Exclusive Use in an Inclusive Environment

by Philip De Man

This book aims to find a workable interpretation of the non-appropriation principle that is compatible with both the existing international space law framework and the move of the private space industry towards the mining of asteroids and other celestial bodies. It does so by analysing the rules on the use of orbits as limited natural resources as a concrete indication of how space resources can be exploited by one user while respecting the non-appropriation principle and the interests of other users in space. This analysis is complemented by a thorough review of the meaning of property rights in the context of the existing international space law regime. This allows the author to distinguish between the lawful exploitation and unlawful appropriation of resources in a manner that could pave the way for a workable asteroid mining regime that takes into account the needs of individual companies and the international community. Exclusive use in an inclusive environment frames the legal regime of the exploitation of natural resources in outer space as the most pressing example to date of the tension that arises between the rights of a single spacefaring actor and the interests of the broader international community. Though academic in its approach in dealing with one of the most fundamental issues of space law to date, the book has very practical ambitions. By offering a pragmatic interpretation of the space law principles that are likely to remain the legal foundations of asteroid mining for the foreseeable future, Exclusive use in an inclusive environment hopes to inform academics, practitioners and policymakers alike in their future attempts at working out a fair, equitable and effective management regime for the exploitation of natural resources in outer space.

Rural Lives and Landscapes in Late Byzantium

by Gerstel, Sharon E. J.

This is the first book to examine the late Byzantine peasantry through written, archaeological, ethnographic, and painted sources. Investigations of the infrastructure and setting of the medieval village guide the reader into the consideration of specific populations. The village becomes a micro-society, with its own social and economic hierarchies. In addition to studying agricultural workers, mothers, and priests, lesser-known individuals, such as the miller and witch, are revealed through written and painted sources. Placed at the center of a new scholarly landscape, the study of the medieval villager engages a broad spectrum of theorists, including economic historians creating predictive models for agrarian economies, ethnoarchaeologists addressing historical continuities and disjunctions, and scholars examining power and female agency.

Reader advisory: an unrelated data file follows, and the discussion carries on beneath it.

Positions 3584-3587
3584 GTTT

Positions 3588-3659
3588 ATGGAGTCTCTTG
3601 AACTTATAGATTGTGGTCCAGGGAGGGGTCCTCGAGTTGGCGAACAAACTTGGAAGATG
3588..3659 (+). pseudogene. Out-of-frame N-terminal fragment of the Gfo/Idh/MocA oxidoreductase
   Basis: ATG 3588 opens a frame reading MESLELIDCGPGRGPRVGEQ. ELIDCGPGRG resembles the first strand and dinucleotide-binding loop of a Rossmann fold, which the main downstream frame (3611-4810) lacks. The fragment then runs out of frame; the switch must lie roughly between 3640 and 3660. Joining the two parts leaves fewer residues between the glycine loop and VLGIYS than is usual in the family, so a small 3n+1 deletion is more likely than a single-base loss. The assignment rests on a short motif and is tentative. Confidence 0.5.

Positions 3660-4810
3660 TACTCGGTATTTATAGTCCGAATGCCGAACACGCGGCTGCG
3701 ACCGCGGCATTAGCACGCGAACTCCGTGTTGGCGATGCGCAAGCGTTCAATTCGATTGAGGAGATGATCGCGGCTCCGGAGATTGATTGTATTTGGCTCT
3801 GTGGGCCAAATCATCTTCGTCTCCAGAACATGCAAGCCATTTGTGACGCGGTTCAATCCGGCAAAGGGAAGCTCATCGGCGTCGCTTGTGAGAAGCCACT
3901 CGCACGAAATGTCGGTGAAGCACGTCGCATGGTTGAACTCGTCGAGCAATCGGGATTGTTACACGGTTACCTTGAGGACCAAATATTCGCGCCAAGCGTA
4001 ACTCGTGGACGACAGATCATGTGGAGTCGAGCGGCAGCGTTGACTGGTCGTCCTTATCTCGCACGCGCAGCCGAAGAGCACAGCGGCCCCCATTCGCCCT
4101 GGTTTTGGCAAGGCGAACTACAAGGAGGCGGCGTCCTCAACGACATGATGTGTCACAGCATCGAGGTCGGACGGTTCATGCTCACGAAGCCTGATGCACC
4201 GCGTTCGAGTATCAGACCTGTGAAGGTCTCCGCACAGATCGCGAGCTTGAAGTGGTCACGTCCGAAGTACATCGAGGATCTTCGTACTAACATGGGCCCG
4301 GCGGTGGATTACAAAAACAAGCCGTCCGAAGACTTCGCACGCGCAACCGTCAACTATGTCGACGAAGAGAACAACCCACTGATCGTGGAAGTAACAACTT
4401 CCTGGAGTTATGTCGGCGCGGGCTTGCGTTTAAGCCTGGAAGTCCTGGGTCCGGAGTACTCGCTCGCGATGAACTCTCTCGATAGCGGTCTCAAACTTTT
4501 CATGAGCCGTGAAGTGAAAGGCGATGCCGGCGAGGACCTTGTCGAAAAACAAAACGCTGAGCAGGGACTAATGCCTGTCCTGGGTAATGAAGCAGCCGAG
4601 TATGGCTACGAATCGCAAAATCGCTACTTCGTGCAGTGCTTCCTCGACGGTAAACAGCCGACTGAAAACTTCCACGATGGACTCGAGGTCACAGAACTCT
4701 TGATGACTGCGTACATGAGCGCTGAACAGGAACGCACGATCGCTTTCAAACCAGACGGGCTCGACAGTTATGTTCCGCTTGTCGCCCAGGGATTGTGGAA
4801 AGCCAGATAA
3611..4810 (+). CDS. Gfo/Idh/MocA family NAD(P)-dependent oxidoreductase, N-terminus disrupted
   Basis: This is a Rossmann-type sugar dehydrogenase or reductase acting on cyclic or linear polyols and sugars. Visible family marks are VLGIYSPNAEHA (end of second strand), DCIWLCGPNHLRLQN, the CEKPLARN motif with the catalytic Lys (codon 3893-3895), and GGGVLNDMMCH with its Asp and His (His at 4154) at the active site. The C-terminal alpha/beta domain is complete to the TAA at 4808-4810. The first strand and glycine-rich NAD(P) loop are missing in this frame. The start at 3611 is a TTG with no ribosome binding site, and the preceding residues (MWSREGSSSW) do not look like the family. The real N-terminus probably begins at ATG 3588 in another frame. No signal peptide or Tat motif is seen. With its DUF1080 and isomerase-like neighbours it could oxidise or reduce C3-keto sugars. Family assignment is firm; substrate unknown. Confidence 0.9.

Music Since 1900: British Musical Modernism

by Philip Rupprecht

British Musical Modernism explores the works of eleven key composers to reveal the rapid shifts of expression and technique that transformed British art music in the post-war period. Responding to radical avant-garde developments in post-war Europe, the Manchester Group composers - Alexander Goehr, Peter Maxwell Davies, and Harrison Birtwistle - and their contemporaries assimilated the serial-structuralist preoccupations of mid-century internationalism to an art grounded in resurgent local traditions. In close readings of some thirty-five scores, Philip Rupprecht traces a modernism suffused with the formal elegance of the 1950s, the exuberant theatricality of the 1960s, and - in the works of David Bedford and Tim Souster - the pop, minimalist, and live-electronic directions of the early 1970s. Setting music-analytic insights against a broader social-historical backdrop, Rupprecht traces a British musical modernism that was at once a collective artistic endeavor, and a sounding myth of national identity.

An Introduction to Neuroendocrinology

by Richard E. Brown Michael Wilkinson Wilkinson, Michael and Brown, Richard E.

How does the brain regulate sexual behavior, or control our body weight? How do we cope with stress? Addressing these questions and many more besides, this thoroughly revised new edition reflects the significant advances that have been made in the study of neuroendocrinology over the last twenty years. The text examines the importance of the hypothalamus in regulating hormone secretion from the endocrine glands, describing novel sites of hormone release including bone, heart, skeletal muscle and liver. The role of steroid hormone, neurotransmitter and peptide receptors, and the molecular responses of target tissues, is integrated into the discussion of the neuroendocrine brain, especially through changes in gene expression. Particular attention is attached to neuropeptides, including their profound influence on behavior. Complete with new full-color figures throughout, along with review and essay questions for each chapter, this is an ideal resource for undergraduate and graduate students of neuroscience, psychology, biology and physiology.